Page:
Cahill has a long and honored tradition of pro bono work. Each year since 2005, The Legal Aid Society of New York has presented Cahill and our lawyers with the Pro Bono Publico Award "in recognition of Cahill's outstanding commitment to the cause of equal justice through pro bono service." The firm supports the efforts of the Association of the Bar of the City of New York through Volunteers of Legal Service ("VOLS") to provide an average of 30 hours per attorney to qualifying pro bono work annually.
Through our partnership with The Legal Aid Society, Cahill lawyers advocate for educational services for young children who are the subjects of abuse and neglect proceedings in New York Family Courts, disabled individuals in need of Social Security benefits, tenants who are denied the most basic of services, and indigent defendants in criminal appeals. The housing program component was recently expanded when Cahill initiated a new project with the Civil Practice's Queens Neighborhood Office to represent tenants in Housing Court actions to compel landlords to repair dangerous building conditions, threatening life, health, safety and continued occupancy.
Many Cahill lawyers have taken cases on behalf of abused and neglected children and disabled, low income adults. Others have undertaken to handle criminal appeals on behalf of indigent defendants as part of Legal Aid's Criminal Appeals Project. Working with guidance from Legal Aid attorneys, our lawyers have the primary responsibility for all aspects of the appeals, including consulting with the clients, mastering the trial record, formulating issues for appeal, drafting the brief, and conducting oral argument. In addition to the benefits afforded by hands-on experience, Cahill lawyers have repeatedly obtained successful results, securing educational and developmental placements and disability benefits for their pro bono clients.
Through our partnership with the Legal Services Center of The Door, a youth services agency for people between the ages of 12 and 21, Cahill lawyers provide pro bono counsel to young people in crisis through individual representation on immigration (asylum, SIJS, VAWA self-petitions), family law/family violence, public benefits, and public assistance. Also through this partnership, Cahill lawyers conduct Emancipation Clinics. Our attorneys meet with young people who have questions or concerns regarding emancipation, benefits, becoming an independent student for purposes of financial aid eligibility, or combinations of the above issues and teach youth legal rights.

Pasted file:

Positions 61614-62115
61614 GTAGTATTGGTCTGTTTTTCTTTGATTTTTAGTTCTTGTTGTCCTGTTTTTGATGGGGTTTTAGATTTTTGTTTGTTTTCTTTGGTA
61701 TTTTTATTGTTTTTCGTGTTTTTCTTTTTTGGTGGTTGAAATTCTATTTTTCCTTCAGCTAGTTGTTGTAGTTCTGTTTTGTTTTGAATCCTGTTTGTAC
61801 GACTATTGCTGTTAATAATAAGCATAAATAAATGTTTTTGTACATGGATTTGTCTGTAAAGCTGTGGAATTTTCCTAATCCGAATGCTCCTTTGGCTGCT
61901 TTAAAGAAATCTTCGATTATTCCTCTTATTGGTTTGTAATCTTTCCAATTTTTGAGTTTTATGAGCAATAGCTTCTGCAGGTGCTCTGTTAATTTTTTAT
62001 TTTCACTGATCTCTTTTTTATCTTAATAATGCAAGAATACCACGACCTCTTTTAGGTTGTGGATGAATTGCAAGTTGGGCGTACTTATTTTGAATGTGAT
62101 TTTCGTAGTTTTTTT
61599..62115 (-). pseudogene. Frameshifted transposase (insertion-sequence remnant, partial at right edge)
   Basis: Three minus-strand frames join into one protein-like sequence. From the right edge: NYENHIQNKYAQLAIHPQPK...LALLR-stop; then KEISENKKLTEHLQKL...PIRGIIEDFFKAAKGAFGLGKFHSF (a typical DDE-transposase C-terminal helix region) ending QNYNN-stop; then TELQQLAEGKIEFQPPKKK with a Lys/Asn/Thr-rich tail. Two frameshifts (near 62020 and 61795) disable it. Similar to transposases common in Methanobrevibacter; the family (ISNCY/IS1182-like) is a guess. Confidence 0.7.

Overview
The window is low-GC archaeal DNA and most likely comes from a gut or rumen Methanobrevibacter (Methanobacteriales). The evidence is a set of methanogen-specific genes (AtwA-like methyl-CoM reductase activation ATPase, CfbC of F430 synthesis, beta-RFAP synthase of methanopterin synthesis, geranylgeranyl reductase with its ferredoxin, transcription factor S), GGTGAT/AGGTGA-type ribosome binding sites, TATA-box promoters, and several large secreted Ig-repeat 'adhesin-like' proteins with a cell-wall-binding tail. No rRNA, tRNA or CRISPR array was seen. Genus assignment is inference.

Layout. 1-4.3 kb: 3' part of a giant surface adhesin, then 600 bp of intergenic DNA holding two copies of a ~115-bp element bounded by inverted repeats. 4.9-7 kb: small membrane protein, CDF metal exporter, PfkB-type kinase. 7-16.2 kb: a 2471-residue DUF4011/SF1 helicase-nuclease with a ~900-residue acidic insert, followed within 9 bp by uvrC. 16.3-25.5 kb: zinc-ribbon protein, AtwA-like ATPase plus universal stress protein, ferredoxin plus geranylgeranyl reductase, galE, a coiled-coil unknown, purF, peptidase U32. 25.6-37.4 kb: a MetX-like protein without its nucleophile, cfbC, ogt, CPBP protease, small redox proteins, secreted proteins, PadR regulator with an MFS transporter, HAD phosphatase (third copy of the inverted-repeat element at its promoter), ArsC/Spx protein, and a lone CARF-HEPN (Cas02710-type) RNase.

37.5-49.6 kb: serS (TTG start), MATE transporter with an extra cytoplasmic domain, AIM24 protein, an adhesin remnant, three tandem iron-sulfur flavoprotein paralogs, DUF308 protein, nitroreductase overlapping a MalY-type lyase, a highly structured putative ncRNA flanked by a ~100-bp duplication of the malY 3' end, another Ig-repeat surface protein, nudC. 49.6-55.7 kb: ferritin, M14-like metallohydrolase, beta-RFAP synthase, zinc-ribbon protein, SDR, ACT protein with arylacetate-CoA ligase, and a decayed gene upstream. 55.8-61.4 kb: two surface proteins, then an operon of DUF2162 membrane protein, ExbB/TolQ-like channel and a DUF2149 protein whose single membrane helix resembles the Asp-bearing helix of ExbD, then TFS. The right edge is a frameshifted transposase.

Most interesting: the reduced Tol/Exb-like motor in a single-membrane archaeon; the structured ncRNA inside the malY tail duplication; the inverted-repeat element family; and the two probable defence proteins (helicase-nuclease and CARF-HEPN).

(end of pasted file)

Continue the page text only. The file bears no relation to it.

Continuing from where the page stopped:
In 2008, a team of Cahill associates pioneered the teaching curriculum "Know Your Rights." Designed specifically for urban students whose schools are heavily patrolled by NYPD safety agents and who are interested in learning about the legal process and how it affects them, the seminar series covers rights under the Constitution such as arrest procedure, search and seizure, juvenile rights, voting rights and free speech rights. "Know Your Rights" has gained national attention by non-profit press, and a teaching manual has been developed to facilitate the continued expansion of the program. Now in its fifth year, "Know Your Rights" workshops are held for students of various Urban Assembly Schools around the five boroughs. The program is currently being expanded with the creation of a "Media Law" curriculum and manual covering topics such as trademarks, copyrights, digital infringement, and fair use. This curriculum will be used to teach "Media Law" seminars at the Urban Assembly Media High School in Manhattan and perhaps other schools in the future.
Through the Transgender Legal Defense & Education Fund, Cahill lawyers assist transgender individuals with the "Name Change Project." The project allows transgender individuals to begin conforming their legal identities to the way they identify and live their lives. Cahill lawyers lend their services by advising clients on the applicable law and petitioning a court as well as appearing as co-counsel to the Fund in court proceedings.
In addition, Cahill lawyers individually have taught inner city youth law programs, mentored troubled youth, provided advice to not for profit organizations and served as volunteers for community service projects in and around New York City.